Discover the top female superhero costumes (and villains costumes) in Hollywood and TV. See how they evolved from the 50s Supergirl to the sex-symbol of the 2000s!
Hey gorgeous! 2015 has been mostly a year of guy-flicks. So I thought why don’t we take a look back at some bona fide chick-flick stuff. I often write about fashion It-girls from the movies. But today, I thought that not enough attention is given to the heroines.
How did the super-heroines (and villains) evolve from the superhuman saviours to the sex-symbols that they are today? Have they always been pin-up-worthy? Let’s check out some pop-culture history! Let’s see some of the coolest and/or most popular female superhero costumes and villain looks in Hollywood and TV ever and find our answer!
Evolution of Female Superhero Costumes
1941: Wonder Woman in Sensation Comics
The first most iconic fiction superheroine was Wonder Woman who first appeared in DC Comics in 1941. She represented the era of gender-equality and the liberated woman. Her costume has pretty much had the same feel since the beginning, but back then she had dark, short curly hair, and wore a flared skirt.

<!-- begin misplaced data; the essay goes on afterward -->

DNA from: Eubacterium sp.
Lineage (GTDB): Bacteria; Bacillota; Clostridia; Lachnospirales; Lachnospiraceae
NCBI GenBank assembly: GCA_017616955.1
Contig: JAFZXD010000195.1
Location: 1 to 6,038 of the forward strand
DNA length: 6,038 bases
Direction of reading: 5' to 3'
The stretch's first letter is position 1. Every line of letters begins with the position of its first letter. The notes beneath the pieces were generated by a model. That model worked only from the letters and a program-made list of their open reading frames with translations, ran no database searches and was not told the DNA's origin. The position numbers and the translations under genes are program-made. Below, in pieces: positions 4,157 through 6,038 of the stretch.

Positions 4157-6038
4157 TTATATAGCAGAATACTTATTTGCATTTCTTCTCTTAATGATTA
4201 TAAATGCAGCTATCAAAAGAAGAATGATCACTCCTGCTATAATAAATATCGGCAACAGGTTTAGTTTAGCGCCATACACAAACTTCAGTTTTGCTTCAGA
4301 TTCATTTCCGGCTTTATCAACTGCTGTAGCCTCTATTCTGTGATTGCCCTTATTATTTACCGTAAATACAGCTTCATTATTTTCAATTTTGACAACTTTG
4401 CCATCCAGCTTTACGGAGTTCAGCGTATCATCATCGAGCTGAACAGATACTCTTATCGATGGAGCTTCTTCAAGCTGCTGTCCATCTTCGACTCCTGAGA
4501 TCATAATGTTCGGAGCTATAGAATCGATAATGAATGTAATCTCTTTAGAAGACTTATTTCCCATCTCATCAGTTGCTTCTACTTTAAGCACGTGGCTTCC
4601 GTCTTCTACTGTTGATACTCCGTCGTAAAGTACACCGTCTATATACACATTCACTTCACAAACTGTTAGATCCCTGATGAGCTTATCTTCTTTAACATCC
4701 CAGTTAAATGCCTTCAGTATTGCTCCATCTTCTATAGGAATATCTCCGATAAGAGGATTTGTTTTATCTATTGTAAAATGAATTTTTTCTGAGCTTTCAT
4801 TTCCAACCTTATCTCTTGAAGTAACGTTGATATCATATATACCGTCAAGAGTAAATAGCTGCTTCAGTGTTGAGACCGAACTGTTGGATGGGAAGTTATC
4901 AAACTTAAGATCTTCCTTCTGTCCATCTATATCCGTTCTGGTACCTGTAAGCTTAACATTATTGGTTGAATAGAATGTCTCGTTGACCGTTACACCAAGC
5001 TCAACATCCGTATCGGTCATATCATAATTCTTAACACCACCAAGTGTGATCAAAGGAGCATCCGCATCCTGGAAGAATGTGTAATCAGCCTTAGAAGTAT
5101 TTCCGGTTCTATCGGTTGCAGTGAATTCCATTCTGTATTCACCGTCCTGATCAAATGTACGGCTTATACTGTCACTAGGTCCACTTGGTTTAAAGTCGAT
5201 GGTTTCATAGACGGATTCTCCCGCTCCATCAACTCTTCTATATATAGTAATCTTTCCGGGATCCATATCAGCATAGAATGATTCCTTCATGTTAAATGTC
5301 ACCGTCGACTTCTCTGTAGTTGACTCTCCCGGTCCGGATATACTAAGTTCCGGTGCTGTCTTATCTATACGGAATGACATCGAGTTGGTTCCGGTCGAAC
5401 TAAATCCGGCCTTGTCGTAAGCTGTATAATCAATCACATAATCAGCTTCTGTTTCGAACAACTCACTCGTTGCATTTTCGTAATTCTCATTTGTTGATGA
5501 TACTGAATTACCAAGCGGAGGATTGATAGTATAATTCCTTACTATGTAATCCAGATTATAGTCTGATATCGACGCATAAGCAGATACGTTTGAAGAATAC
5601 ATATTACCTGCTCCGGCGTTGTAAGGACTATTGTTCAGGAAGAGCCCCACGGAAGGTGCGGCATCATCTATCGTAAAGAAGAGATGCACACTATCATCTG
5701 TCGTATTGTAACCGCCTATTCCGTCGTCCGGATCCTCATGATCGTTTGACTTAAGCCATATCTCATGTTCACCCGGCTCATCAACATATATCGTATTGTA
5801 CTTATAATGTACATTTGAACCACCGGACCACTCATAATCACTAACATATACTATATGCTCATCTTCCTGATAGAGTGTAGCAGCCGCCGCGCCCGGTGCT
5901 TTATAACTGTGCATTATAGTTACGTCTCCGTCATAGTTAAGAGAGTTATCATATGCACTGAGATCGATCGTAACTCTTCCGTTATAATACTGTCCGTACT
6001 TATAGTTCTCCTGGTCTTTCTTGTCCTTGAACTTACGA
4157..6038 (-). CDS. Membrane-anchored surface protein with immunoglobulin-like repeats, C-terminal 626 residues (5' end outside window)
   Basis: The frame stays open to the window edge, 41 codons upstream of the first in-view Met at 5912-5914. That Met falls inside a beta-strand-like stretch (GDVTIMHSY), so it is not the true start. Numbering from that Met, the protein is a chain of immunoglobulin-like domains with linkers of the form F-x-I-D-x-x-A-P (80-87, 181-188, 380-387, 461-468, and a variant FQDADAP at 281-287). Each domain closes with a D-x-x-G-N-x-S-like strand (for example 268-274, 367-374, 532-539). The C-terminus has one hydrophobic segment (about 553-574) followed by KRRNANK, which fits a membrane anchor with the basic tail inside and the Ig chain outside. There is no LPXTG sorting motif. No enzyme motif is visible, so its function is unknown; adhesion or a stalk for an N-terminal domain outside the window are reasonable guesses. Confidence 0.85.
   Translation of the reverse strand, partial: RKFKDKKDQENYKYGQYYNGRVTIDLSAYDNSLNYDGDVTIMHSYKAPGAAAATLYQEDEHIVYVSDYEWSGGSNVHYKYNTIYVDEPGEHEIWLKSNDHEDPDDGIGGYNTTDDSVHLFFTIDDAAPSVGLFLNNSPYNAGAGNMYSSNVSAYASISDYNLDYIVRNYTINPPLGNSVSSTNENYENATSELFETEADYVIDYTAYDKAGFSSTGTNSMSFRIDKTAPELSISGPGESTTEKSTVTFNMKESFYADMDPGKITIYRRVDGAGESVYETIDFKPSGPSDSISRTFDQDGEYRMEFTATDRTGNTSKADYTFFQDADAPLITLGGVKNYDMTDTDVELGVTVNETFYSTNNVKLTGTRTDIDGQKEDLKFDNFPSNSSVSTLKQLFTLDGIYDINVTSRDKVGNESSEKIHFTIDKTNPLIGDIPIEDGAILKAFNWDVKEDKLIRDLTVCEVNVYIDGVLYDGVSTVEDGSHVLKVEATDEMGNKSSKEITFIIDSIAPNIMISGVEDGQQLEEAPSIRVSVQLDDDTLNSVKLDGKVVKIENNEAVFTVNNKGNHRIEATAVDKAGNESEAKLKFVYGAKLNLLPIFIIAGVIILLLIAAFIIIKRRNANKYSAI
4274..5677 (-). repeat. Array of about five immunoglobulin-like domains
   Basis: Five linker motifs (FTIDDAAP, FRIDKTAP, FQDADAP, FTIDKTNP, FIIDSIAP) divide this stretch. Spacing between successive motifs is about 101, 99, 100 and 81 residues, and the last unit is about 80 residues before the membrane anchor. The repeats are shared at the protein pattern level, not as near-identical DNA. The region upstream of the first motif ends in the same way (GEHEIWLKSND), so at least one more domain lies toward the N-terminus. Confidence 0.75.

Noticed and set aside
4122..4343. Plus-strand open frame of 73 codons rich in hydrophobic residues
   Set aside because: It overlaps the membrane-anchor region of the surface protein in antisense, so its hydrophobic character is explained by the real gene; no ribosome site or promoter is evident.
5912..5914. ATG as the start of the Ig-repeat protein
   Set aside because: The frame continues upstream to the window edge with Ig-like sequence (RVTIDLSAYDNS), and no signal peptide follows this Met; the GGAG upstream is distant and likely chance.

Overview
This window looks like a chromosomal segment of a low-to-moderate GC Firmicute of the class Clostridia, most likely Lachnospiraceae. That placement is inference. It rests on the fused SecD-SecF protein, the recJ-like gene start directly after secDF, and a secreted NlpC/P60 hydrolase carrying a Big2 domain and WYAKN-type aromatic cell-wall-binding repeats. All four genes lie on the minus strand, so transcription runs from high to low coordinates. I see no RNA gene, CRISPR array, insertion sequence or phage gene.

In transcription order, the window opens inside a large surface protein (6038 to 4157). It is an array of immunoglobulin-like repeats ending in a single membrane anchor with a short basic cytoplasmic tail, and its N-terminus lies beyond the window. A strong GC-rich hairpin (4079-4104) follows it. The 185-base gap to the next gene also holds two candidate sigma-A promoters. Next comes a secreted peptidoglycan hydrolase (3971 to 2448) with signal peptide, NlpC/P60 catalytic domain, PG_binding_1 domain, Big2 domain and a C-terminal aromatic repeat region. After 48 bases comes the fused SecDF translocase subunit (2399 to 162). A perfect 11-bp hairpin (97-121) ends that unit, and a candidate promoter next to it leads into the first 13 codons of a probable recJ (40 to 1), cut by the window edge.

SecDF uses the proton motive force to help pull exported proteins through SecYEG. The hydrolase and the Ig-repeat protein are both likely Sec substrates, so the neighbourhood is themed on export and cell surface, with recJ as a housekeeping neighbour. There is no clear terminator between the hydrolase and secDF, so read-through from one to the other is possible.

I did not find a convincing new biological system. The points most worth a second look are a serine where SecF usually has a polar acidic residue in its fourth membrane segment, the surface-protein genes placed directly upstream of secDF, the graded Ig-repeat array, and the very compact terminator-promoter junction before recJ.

1956: Batwoman in Detective Comics
Batwoman brought power into the superheroine costumes. Her black costume was skin-tight but with a corset worn over the top, and she added a mask, Goth dark lipstick and a cape. Also, she has replaced the girly skirt with tight pants – which seem more comfortable for doing action! However her short dark curly hair is quite like Wonder Woman’s.
Female superhero costumes in this era seem practical. I understand that wearing a corset over your costume seems odd, but it’s only as odd as superheroes wearing their underwear over their costumes!
1959: Supergirl (Kara Zor-El) in The Supergirl from Krypton
The original Supergirl appeared in DC Comics with Superman as his cousin. She had a school-girl uniform-like innocence to her costume – a flared skirt attached to a top that looked like Superman’s, with the red cape and boots. And short to medium blonde hair that would stay in place, allowing her to fly and fight!
1982: The Baroness in G.I. Joe in the Cobra Set
The gorgeous femme fatale is alluring and also powerful. The Baroness borrowed some style from Batwoman. But started the trend of these cliché female Superhero costumes – the skin-tight black leatherette costume with a zipper and a logo. Complete with boots and gloves. And lipstick! And check out her long hair.
1985: Wonder Woman Action Figure